(Bacon is a many-splendoured thing) #12

Glucose is stored as glycogen in the both the muscles and the liver. Muscle cells cannot share their glycogen, apparently, but the liver’s supply can be mobilised quite easily, as needed. Forsyth, Volek, et al. have shown that athletes who have been keto-adapted for two years have the same amount of glycogen in their muscles as carb-burning athletes. So the body is not relying primarily on gluconeogenesis, since it has that stored glycogen to use, and by the time the stored glycogen has been shared, gluconeogenesis has ramped up to meet the need.

In any case, endurance tasks can easily be fueled by fatty-acid metabolism; it is explosive power that requires glucose. A marathon is more about endurance, isn’t it?


Your energy requirements are always changing. A training run versus a race and recovery. Have a look at this:

(Doug) #14

“Bonking” or “hitting the wall” is usually about 20 miles or 30+ km. 10 miles should be no problem.

Marathon runners thus would be well served by being fat-adapted and more able to make a smooth transition into burning fat. But most marathons have snacks and various drinks along the way - even true and total carb-burners can make it on their glycogen plus consumed stuff before/during the race.

(KM) #15

Googling “what’s the fastest rate of gluconeogenesis”, I found a study saying " The maximal rate of gluconeogenesis from glycerol was observed at 0.75 mM" and was half the maximal rate observed for fructose. Alanine and serine were converted to glucose very slowly; pyruvate and lactate were converted at rates between those from glycerol and from the amino acids."

I realize that this may be completely irrelevant to the situation at hand, but it does point to the idea that there is a limit to how quickly the body can provide the needed energy once glycogen depletes.

(Bacon is a many-splendoured thing) #16

Stephen Phinney says that after he went LCHF, he could cycle for ever and be essentially “bonk-proof.”


Definitely wouldn’t try out a different WOE right before being out of your element with travelling and then doing a 10mi race man!

(Doug) #18

Paul, sounds good - most people have plenty of stored energy and can access it for quite a few hours of activity in a day. I guess the key is how bad one feels, because almost always one can keep going. :smile:I’ve never run a marathon, but did do 23 miles once in training. I was eating a lot of carbs then and it still was no problem at all.

Some of what Volek, etc., were working on showed that a ketogenic diet and long-term endurance exercise training actually increased the number of mitochondria in cells (which would make up for the built-in advantage of carbs over fats for energy - carbs having more oxygen already there). As with many things - I wish they really studied that kind of stuff.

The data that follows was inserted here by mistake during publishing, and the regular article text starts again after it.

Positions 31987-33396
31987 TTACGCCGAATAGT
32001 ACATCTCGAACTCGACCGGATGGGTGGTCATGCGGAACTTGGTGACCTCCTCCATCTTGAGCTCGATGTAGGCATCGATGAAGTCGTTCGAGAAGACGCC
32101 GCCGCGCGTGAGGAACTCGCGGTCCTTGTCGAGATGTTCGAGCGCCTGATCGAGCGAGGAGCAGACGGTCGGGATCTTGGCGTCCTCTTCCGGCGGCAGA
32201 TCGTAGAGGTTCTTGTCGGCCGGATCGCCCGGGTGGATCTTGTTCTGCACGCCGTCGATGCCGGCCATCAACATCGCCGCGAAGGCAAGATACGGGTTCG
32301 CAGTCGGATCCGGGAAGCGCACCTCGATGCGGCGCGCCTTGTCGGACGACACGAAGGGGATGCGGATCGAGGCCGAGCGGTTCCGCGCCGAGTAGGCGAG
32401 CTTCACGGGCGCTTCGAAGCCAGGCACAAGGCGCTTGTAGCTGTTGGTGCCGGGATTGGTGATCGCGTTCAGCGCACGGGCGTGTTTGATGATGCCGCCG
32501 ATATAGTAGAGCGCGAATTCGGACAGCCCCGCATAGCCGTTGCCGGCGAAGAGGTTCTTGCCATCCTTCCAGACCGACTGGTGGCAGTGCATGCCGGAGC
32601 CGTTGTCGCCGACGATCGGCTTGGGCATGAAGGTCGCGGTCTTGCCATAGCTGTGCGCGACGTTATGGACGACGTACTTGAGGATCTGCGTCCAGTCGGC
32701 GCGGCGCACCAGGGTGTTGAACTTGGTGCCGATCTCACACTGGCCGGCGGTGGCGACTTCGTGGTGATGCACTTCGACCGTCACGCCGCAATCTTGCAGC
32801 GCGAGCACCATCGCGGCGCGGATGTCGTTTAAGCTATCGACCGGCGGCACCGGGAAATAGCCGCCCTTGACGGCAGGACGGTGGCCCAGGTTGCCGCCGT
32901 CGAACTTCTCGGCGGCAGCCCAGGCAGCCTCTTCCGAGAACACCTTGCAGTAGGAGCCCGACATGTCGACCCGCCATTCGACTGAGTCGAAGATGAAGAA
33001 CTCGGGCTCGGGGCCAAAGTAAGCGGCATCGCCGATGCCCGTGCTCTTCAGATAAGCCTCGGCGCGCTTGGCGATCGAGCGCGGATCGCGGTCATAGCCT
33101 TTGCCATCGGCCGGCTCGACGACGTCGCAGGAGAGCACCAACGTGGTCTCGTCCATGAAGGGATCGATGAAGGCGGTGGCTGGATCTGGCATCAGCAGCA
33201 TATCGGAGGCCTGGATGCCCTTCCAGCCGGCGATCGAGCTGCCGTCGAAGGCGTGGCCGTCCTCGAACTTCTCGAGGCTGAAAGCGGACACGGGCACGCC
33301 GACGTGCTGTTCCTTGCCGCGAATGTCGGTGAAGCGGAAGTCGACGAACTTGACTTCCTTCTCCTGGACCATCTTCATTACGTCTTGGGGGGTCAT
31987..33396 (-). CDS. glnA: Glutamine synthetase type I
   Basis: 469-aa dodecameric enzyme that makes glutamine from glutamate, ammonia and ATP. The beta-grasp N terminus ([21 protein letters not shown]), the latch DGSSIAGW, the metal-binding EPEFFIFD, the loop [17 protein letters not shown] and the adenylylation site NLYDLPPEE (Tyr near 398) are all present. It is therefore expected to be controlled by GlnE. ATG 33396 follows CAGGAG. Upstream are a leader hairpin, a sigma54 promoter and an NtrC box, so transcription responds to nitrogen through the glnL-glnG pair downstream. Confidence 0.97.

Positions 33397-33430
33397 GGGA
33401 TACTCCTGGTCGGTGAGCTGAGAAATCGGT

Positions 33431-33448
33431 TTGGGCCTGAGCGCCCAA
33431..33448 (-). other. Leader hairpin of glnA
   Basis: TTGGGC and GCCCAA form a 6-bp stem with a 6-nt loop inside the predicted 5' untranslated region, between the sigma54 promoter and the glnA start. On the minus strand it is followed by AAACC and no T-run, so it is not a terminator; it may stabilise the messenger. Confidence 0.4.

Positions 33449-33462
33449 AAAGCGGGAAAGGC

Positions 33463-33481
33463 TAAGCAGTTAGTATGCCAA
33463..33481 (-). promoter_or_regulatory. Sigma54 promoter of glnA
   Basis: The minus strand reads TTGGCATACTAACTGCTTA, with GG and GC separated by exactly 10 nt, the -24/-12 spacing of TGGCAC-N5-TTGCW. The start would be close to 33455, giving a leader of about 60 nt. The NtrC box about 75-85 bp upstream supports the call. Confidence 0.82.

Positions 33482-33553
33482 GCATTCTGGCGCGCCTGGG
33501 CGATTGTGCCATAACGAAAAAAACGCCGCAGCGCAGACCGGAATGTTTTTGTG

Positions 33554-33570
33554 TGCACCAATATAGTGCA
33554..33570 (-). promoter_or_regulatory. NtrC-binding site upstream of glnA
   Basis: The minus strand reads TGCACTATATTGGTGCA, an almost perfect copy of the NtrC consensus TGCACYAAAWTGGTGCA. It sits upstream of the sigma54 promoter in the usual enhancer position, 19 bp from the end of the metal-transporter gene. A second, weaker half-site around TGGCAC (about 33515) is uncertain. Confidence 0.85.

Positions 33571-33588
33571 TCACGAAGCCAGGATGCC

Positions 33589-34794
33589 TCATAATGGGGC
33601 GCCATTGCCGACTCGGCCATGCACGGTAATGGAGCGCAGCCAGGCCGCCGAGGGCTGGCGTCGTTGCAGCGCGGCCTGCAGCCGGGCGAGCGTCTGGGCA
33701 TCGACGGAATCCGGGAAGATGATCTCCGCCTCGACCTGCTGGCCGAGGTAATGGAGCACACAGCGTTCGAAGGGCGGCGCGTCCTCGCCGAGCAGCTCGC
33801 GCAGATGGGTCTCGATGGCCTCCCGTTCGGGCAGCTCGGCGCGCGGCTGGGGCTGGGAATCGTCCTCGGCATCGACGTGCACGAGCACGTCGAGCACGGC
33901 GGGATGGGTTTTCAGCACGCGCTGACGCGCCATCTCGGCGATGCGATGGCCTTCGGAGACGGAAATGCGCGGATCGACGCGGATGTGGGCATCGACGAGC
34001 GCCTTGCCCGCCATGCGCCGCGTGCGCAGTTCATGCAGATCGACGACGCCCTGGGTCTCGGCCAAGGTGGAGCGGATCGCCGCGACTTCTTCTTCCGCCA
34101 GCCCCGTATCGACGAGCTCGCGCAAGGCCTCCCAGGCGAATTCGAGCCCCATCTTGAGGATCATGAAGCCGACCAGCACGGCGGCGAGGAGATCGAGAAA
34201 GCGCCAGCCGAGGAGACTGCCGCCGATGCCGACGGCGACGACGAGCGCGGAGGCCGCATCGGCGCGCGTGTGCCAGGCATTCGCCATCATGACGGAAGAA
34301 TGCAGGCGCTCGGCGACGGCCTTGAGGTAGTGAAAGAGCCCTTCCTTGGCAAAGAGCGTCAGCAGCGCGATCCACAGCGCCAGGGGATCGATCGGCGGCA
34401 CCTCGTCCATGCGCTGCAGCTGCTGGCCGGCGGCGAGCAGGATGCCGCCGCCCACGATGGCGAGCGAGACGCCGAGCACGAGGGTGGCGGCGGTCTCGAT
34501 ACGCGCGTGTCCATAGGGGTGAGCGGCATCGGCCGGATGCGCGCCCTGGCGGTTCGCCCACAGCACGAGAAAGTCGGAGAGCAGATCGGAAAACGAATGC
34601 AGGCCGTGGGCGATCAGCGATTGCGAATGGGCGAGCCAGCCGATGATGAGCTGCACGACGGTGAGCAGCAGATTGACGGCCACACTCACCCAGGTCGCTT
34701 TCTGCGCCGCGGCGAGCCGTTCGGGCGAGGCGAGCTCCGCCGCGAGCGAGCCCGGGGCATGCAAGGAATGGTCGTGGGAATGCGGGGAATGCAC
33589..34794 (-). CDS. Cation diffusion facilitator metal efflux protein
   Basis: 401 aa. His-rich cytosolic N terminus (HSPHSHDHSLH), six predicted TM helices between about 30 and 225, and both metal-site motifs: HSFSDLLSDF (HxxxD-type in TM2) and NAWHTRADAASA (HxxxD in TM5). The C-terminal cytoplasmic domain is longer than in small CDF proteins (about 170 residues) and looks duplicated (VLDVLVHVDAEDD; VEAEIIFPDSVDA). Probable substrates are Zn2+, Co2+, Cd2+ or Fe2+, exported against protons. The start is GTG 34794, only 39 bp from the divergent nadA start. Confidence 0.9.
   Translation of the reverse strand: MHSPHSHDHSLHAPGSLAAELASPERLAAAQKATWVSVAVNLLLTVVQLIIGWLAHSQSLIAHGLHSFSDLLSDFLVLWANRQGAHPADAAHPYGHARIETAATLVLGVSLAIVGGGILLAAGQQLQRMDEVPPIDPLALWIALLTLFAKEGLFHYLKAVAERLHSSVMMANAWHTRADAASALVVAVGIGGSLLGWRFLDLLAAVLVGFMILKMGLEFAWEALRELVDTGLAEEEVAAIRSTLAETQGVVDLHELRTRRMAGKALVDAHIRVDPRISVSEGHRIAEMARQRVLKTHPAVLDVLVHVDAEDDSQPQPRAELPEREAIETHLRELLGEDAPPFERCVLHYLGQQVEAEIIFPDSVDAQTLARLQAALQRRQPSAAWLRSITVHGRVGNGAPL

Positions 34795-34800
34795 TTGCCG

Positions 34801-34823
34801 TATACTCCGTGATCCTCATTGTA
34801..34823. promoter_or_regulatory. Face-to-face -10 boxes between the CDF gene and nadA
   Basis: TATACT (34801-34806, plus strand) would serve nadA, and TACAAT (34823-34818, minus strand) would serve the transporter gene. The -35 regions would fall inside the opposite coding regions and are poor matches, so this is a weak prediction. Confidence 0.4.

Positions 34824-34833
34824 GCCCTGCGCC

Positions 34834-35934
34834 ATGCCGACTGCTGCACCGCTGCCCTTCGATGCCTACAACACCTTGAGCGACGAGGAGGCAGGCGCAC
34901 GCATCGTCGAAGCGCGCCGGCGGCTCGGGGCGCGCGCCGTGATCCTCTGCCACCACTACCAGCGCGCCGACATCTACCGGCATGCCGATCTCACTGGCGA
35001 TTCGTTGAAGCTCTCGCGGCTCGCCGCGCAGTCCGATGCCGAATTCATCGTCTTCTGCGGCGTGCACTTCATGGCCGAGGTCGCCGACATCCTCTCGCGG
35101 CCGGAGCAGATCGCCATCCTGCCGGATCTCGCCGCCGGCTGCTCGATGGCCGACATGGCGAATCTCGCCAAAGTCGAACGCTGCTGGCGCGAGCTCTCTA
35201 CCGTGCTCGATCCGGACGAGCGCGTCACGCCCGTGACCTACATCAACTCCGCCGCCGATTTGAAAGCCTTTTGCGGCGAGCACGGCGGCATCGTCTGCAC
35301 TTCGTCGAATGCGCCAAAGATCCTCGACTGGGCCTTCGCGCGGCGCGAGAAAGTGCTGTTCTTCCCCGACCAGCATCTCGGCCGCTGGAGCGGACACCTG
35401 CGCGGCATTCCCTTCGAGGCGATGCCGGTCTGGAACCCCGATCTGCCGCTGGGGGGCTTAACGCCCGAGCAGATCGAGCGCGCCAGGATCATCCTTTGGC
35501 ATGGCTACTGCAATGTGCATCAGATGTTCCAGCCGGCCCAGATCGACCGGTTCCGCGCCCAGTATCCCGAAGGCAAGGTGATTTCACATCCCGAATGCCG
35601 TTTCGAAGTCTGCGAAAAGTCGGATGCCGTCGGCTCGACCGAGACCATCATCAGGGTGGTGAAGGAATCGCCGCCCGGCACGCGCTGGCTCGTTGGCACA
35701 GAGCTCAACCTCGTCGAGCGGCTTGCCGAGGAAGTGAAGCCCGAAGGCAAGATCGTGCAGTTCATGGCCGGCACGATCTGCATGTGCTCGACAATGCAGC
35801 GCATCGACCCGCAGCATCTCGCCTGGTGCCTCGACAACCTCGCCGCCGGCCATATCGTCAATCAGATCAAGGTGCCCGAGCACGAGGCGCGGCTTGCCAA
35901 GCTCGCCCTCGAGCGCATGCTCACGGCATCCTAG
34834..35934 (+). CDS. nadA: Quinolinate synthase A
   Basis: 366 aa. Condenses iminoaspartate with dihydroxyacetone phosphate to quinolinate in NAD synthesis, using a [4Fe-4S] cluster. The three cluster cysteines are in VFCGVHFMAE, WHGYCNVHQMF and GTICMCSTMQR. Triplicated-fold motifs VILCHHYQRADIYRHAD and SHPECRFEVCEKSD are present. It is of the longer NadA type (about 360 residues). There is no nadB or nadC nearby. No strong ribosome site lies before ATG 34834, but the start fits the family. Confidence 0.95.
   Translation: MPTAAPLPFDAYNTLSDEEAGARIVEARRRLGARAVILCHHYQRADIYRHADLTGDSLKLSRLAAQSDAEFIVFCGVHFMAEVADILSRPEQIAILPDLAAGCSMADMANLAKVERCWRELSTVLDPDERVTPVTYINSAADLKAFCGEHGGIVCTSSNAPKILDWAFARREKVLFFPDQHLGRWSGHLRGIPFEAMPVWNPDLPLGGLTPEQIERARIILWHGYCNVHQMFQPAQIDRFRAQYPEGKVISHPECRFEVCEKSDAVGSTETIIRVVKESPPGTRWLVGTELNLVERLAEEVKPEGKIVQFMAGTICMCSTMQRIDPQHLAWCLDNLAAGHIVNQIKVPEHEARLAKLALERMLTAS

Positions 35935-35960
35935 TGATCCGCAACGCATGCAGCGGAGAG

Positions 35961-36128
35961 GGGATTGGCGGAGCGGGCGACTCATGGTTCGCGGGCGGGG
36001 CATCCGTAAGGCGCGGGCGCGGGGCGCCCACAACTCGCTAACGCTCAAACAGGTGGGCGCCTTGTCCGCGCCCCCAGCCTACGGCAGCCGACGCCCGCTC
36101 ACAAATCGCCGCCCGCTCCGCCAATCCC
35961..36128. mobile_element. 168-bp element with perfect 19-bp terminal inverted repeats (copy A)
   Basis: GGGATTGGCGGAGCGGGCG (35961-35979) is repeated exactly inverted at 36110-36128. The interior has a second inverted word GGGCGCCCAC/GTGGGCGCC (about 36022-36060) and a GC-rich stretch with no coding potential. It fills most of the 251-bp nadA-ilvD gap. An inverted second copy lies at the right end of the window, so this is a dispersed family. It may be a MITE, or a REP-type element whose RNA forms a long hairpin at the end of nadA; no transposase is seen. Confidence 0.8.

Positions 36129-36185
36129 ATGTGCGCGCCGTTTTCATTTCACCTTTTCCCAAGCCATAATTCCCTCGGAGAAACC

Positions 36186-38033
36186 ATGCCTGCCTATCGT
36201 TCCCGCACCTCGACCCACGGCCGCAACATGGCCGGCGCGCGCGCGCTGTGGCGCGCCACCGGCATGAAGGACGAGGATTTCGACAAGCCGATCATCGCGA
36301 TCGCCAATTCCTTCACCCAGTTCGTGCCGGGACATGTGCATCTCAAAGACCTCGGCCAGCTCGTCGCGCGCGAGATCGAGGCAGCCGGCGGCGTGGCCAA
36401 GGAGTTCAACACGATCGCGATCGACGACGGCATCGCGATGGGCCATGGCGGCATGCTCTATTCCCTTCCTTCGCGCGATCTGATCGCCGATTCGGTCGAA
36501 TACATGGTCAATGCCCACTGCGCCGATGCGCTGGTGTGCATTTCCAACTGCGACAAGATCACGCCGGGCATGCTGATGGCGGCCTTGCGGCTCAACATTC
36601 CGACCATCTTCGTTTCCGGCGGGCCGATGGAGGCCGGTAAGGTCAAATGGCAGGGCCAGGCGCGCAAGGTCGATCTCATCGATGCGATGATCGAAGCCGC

Yes, very intense exercise for a longer time requires eating carbs as far as I know…
10 mile isn’t a very long distance but when the distance gets longer, the intensity gets lower anyway. I don’t know what kind of exercise requires dietary carbs (and it’s probably individual to some extent) but I wouldn’t think running is like that. But maybe it is when it’s very serious and not just doing the distance as I will if I ever will run longer, at least for some? I don’t know when we reach the limit just that there is a limit we theoretically can reach.

And of course, it’s very different to do strenuous activity without being used and adapted to our new woe…

My SO run 20km without eating AND drinking (poor soul left his water bottle at home), no race though, just getting to somewhere. He did 12-13 kms plenty of time in a fasted state. So I am pretty sure even a carb-burner can do it just fine (as he is one) if it isn’t the must to do their best. But a new woe isn’t so great for doing our best either (though it must be somewhat individual ).

(Alec) #20

Yes, absolutely, this is quite possible. But I think we don’t know: I’ve never seen any reports, studies or even detailed commentary or opinion on this. So, at the moment I am flying blind. The problem here is that this is hard to test in training… you have to do something pretty extreme to start running out of glycogen in the muscles. Thus far, I don’t think it has happened to me.

So I have 3 options:

  1. Stay fasted during the marathon: possibly risky?
  2. Fuel with ketones during the run: expensive and unknown outcome
  3. Fuel with sugar/gels during the run: cheap, probably a more certain outcome

My main concern with eating sugar/gels on the run is would they spike insulin and block fat burning, and thus be counterproductive? I guess the key question here is how long the insulin spike is… if it’s just a few minutes, I doubt there’s a problem. But if it’s prolonged for whatever reason, the calories in the sugar gets used, and insulin is still high, would that slow down fat burning, and thus lead to a loss of energy?

The problem with all this is that it is hard to test…. You have to drive your muscle glycogen down to very low in order to see what each option would result in. That is hard to do… but might be possible when I get into marathon training, as I will be doing 3-3.5hr training runs, and that’s long enough to drain most muscle glycogen.